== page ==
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Tech Sector Under Pressure in Europe, Asia12-27-17 7:40 AM EST
By Kenan Machado and Riva Gold 
   -- Oil retreats from 2 1/2 -year high 
   -- Tech stocks lag in Europe and Asia 
   -- World's biggest shipbuilder has worst day on record 

The technology sector remained under pressure in Europe and Asia Wednesday while a recent rally in oil and copper prices drove gains in shares of global energy and mining companies.

Wider market moves and volumes were muted in the quiet period between Christmas and New Year's Day. Futures pointed to a 0.1% opening advance for the S&P 500 and the Stoxx Europe 600 edged down 0.2% midday as regional markets reopened from a holiday.

Shares of technology companies fell in Europe and Asia Wednesday, leading declines there, after a drop in their U.S. counterparts on Tuesday. Shares of Apple and some of its suppliers dragged down major U.S. indexes in a fall analysts attributed to reports that the company is considering cutting its first-quarter sales forecast for its iPhone X.

In China, smartphone-related companies fell to begin the week, while the sector also led declines in Hong Kong and Australia. While the smartphone supply chain will be under pressure in the seasonally weak first quarter, President Securities said it doesn't see fundamentals deteriorating.

Tech has been the world's best-performing sector this year, so it isn't surprising there has been a year-end pullback, said Felix Lam, a portfolio manager at BNP Paribas Asset Management.

Among gainers, Europe's oil-and-gas and basic resources sectors were up 0.5% and 1% respectively after a holiday, catching up with Tuesday's rally in oil and copper prices.

U.S. crude futures briefly popped above $60 a barrel Tuesday after a pipeline explosion in Libya--ending the day up 2.6% at the highest settlement since June 2015--before edging down 0.8% to $59.48 a barrel on Wednesday. The incident is expected to reduce oil production there by up to 100,000 barrels a day, the country's National Oil Co. said on its website.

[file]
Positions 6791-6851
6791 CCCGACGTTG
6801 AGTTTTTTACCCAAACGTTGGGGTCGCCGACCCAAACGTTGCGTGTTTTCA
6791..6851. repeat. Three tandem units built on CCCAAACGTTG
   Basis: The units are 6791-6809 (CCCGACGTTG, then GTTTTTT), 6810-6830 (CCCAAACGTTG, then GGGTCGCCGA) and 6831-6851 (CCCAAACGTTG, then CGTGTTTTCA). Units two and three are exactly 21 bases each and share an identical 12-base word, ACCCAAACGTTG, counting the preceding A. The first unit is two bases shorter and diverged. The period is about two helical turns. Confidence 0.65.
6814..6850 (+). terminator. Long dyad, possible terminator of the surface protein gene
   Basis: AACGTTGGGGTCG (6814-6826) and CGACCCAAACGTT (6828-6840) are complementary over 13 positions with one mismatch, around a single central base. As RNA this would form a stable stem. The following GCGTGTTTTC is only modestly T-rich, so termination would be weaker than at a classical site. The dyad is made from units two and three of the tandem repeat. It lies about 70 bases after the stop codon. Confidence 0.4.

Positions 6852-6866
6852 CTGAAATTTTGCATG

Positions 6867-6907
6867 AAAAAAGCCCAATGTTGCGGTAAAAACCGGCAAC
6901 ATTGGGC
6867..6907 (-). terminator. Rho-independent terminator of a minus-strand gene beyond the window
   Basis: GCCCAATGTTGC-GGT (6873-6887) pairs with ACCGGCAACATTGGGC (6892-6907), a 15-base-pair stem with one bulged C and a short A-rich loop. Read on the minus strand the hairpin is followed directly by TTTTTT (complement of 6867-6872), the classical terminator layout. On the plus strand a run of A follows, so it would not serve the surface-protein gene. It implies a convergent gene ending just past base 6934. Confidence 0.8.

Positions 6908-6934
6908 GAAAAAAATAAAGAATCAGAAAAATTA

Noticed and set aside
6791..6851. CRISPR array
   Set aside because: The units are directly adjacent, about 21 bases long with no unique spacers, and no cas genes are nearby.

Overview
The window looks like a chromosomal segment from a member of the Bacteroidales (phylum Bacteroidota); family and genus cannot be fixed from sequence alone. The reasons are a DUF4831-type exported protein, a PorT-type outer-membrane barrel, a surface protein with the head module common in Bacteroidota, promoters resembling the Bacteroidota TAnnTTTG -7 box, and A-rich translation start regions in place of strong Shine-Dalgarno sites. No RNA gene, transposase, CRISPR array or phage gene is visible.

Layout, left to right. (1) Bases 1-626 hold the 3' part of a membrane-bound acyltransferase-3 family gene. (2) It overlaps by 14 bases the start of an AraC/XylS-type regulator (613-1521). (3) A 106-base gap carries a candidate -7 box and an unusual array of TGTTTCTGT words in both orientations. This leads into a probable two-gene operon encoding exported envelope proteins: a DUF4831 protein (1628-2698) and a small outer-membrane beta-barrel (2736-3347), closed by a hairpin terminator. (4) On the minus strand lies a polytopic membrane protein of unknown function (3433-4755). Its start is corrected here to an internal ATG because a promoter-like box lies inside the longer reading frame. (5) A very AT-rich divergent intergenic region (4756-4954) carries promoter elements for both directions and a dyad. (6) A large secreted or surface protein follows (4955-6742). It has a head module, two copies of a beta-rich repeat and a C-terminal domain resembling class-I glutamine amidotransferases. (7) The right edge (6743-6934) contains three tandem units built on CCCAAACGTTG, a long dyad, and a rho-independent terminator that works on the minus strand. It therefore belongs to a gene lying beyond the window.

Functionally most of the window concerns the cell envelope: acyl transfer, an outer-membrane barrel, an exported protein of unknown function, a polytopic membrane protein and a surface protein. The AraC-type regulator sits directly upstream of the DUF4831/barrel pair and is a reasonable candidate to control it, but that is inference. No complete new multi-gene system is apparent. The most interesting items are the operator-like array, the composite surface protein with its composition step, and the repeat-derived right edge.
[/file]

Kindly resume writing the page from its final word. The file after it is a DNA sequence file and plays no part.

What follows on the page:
In Europe, shares of Tullow Oil were up 2.7% Wednesday and Italian oil-and-gas contractor Saipem was up 3.5% after it said late Friday it had signed several contracts for onshore and offshore projects.

Shares of global mining giants also drew support from a climb in copper prices. London-listed copper futures were last up 0.6% at $7,182 a ton, around their highest in nearly four years. The metal, which is heavily used in construction and manufacturing, has benefited from improving economic growth in the U.S. and indications of stronger demand from China.

In Asian trading, Chinese stocks sold off in the afternoon amid broad declines in many of the blue-chip companies that have done well this year. The Shanghai Composite was down 0.9% with insurers faring worst, and the CSI 300--made up of the biggest stocks in both Shanghai and Shenzhen--slid 1.5%. Data showed China's industrial-profit growth slowed sharply in November, due to slower growth in prices for industrial goods and higher production costs.

Declines for some tech firms helped offset a rebound in Chinese property developers in Hong Kong, which left the benchmark Hang Seng Index up 0.1%.

South Korea's Kospi edged up 0.4% as some major tech stocks including Samsung Electronics rebounded and shares of pharmaceutical companies rose. That helped offset a 28% drop for Hyundai Heavy Industries.

Hyundai Heavy, the world's biggest shipbuilder, had its worst day ever after releasing guidance through 2018, announcing a 1.3 trillion won ($1.2 billion) stock-sale plan and saying it would sell part of its refining operation.

In currencies, the euro was last up 0.3% at $1.1892, having fully recovered after a sudden drop on Christmas day briefly sent it down around 3%. Analysts attributed the move to stressed dollar liquidity amid light holiday volumes.

The WSJ Dollar Index, which tracks the dollar against a basket of 16 others, was down 0.2%.

Yifan Xie


Marc Navarro Gonzalez

contributed to this article.

Write to Kenan Machado at and Riva Gold at


(END) Dow Jones Newswires

December 27, 2017 07:40 ET (12:40 GMT)

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